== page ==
The secret life of echidnas reveals a world-class digger vital to our ecosystems
ECHIDNAS MAY NOT seem the most active of animals. Waddling around, they spend much of their time dozing and hiding. But in research published today in the Journal of Experimental Biology, we show that echidnas dig huge amounts of soil, and play a crucial role in Australia’s ecosystems.
By attaching miniature GPSs and accelerometers to echidnas in Western Australia, we found that these mammals move on average 200 cubic metres of soil each year. For the 12 echidnas we studied, this is the equivalent of an Olympic-sized swimming pool.
Attaching tiny tracking devices to echidnas is harder than it sounds.
Zoology gets small
Short-beaked echidnas are one of few surviving species of monotreme; unique mammals that reproduce by laying eggs. As well as a strange anatomy, they have an unusually low body temperature and metabolism.
We were interested in how the echidna’s unusual limbs influenced their walking and digging, and how this in turn was related to patterns of activity and their potential ecosystem impact.
So we attached tiny custom-made accelerometers to the spines of wild echidnas at Dryandra Woodland, in Western Australia. We also attached GPS units to monitor their location, and radio-transmitters so we could find them again.
The miniaturisation of electronic devices has changed the way we study wildlife. We can get details about wild animals’ behaviour in their natural habitat that we couldn’t previously. This is now revealing more information not only about the biology of these species, but the roles they play in ecosystems.
Echidna fitted with an accelerometer and GPS unit, and a radio-tracking transmitter. (Source: Christine Cooper)
The accelerometers were about the size of a wrist-watch, hand-soldered with a microscope and tiny soldering iron. These let us determine exactly when and for how long echidnas were resting, walking and digging.
Our biggest challenge was getting to the echidnas again so we could remove their tracking devices. Echidnas spend much of their time sheltering in inaccessible caves, rocky crevices and hollow logs and are mostly active at night, especially during summer. We studied echidnas during the hot West Australian summer, when temperatures rose to 45℃, and during spring when it was 25℃ cooler.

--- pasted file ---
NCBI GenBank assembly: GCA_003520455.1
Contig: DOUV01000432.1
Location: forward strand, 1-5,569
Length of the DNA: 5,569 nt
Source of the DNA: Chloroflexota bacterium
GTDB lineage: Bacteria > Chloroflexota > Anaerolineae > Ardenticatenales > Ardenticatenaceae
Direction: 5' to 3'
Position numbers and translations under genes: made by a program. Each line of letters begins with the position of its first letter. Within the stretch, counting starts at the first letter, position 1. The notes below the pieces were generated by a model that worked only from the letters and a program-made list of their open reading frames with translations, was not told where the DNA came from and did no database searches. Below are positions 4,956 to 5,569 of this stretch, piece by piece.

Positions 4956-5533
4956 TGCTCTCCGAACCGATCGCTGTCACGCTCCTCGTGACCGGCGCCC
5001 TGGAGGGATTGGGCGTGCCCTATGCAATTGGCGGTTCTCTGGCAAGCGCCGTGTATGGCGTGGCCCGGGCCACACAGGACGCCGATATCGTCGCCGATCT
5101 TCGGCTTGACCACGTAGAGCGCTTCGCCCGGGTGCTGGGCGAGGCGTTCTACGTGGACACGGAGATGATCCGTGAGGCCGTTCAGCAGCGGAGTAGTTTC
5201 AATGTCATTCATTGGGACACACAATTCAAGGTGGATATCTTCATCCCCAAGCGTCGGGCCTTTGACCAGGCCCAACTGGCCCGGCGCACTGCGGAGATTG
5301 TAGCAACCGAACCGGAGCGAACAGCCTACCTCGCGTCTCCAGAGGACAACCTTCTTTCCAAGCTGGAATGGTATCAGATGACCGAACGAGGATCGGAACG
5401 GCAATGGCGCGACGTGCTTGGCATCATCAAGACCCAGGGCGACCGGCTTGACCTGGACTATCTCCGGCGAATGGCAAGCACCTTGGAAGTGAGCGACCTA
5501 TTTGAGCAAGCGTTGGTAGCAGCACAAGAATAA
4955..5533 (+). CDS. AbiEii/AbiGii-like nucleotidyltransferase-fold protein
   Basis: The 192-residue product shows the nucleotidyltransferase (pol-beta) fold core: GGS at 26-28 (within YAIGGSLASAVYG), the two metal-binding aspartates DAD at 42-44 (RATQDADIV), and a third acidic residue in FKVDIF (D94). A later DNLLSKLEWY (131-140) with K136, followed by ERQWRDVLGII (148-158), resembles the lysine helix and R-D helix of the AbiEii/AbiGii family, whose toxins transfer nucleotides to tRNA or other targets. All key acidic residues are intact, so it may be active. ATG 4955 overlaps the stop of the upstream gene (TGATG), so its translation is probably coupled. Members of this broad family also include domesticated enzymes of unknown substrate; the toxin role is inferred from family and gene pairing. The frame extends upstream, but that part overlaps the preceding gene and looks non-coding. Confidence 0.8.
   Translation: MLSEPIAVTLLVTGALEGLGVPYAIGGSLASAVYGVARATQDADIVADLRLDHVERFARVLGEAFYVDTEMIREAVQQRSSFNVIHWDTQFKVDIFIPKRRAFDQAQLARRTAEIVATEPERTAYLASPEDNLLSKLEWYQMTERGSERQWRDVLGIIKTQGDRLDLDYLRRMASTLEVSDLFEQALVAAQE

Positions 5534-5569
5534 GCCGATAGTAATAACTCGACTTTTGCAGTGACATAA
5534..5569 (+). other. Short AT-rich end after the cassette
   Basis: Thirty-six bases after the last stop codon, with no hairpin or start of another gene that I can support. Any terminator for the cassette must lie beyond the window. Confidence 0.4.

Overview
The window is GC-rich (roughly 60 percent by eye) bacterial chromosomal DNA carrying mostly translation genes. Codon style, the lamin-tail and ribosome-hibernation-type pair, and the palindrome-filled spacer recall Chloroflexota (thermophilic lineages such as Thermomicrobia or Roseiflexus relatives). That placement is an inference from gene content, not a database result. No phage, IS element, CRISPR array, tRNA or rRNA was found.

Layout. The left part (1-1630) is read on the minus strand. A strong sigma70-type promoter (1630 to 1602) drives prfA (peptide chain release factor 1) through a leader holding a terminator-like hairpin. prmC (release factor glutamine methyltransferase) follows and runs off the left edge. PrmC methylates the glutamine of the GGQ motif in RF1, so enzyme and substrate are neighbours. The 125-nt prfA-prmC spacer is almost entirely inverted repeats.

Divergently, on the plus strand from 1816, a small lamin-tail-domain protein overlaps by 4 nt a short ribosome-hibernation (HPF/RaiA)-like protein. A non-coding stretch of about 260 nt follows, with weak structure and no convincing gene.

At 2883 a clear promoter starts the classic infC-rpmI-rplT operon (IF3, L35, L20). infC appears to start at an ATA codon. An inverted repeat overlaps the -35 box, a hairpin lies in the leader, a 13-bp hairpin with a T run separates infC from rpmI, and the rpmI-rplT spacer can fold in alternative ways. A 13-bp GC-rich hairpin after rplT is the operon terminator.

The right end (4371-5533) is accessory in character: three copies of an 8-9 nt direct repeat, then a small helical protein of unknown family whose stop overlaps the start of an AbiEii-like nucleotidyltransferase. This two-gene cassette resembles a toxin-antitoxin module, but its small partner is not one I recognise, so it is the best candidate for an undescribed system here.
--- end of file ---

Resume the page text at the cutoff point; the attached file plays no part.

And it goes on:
Tracking an echidna to a rock cave at Dryandra Woodland< (Source: William Parkinson)
Walk like an echidna
Our data revealed that echidnas take shorter and slower strides compared with similar-sized mammals. Unlike most other mammals, they take more strides rather than increasing the length of their strides to walk faster. This reflects the anatomy of the limbs, which are adapted to digging rather than rapid movement and as a consequence, echidnas cannot walk very fast, with a maximum speed of 2.3km per hour, and have a characteristic waddling gait.
But their covering of sharp spines offers good protection from predators. Indeed you don’t need to be able to run quickly if nothing can eat you. This armour of spines and the echidna’s ability to dig rapidly into the ground or roll into a tight, spikey ball is one reason that echidnas have not suffered the same dramatic decrease of many other Australian mammals.
Echidnas are also not as vulnerable to the ravages of introduced predators that are often the final straw for native mammals already threatened by increasing aridity, land clearing, altered fire regimes and competition with introduced herbivores.
Removing the accelerometer and GPS from an echidna to download the data and re-charge the batteries. (Source: Kellie McMaster)
When echidnas were active, they spent most of the time digging and looking for food. Compared to many other animals, echidnas have longer activity times, presumably due to the time required to find their food of ants and termites; echidnas eat about 40,000 individual ants and termites a day.
Echidnas spend a similar amount of time foraging in both spring and summer, but during spring they move more slowly and are more likely to ramble, at a leisurely 1 kilometre per hour, from their rest sites to foraging areas. But in summer, they sprint at their top speed directly to and from feeding sites, presumably to minimise activity during hot weather.
The importance of digging
The considerable time that echidnas spend digging and the area over which they dig means that they act as important “bioturbators”. They turn over the soil which reduces compaction, improves soil mixing and water penetration, incorporates leaf litter and other organic matter into the soil, and reduces run-off and erosion.
Therefore, bioturbators such as echidnas are “ecosystem engineers”. They play a crucial role in the environment as their digging can make for better soils, and in turn influence plant growth and species diversity.
Echidna digging for termites, Dryandra Woodland (Source: Christine Cooper)
Echidnas are particularly important ecosystem engineers in Australian landscapes, as many of the other native mammals that once performed this function are rare or have become extinct, and so are no longer doing this essential role. Echidnas have one of the widest distributions of any native Australian mammal.
Their persistence in almost all Australian habitats means that their extensive digging is a critical component of maintaining ecosystem function throughout the Australian continent.
Christine Cooper is a Senior Lecturer in the Department of Environment and Agriculture, Curtin University and Christofer Clemente is a Lecturer in Animal Ecophysiology at the University of the Sunshine Coast.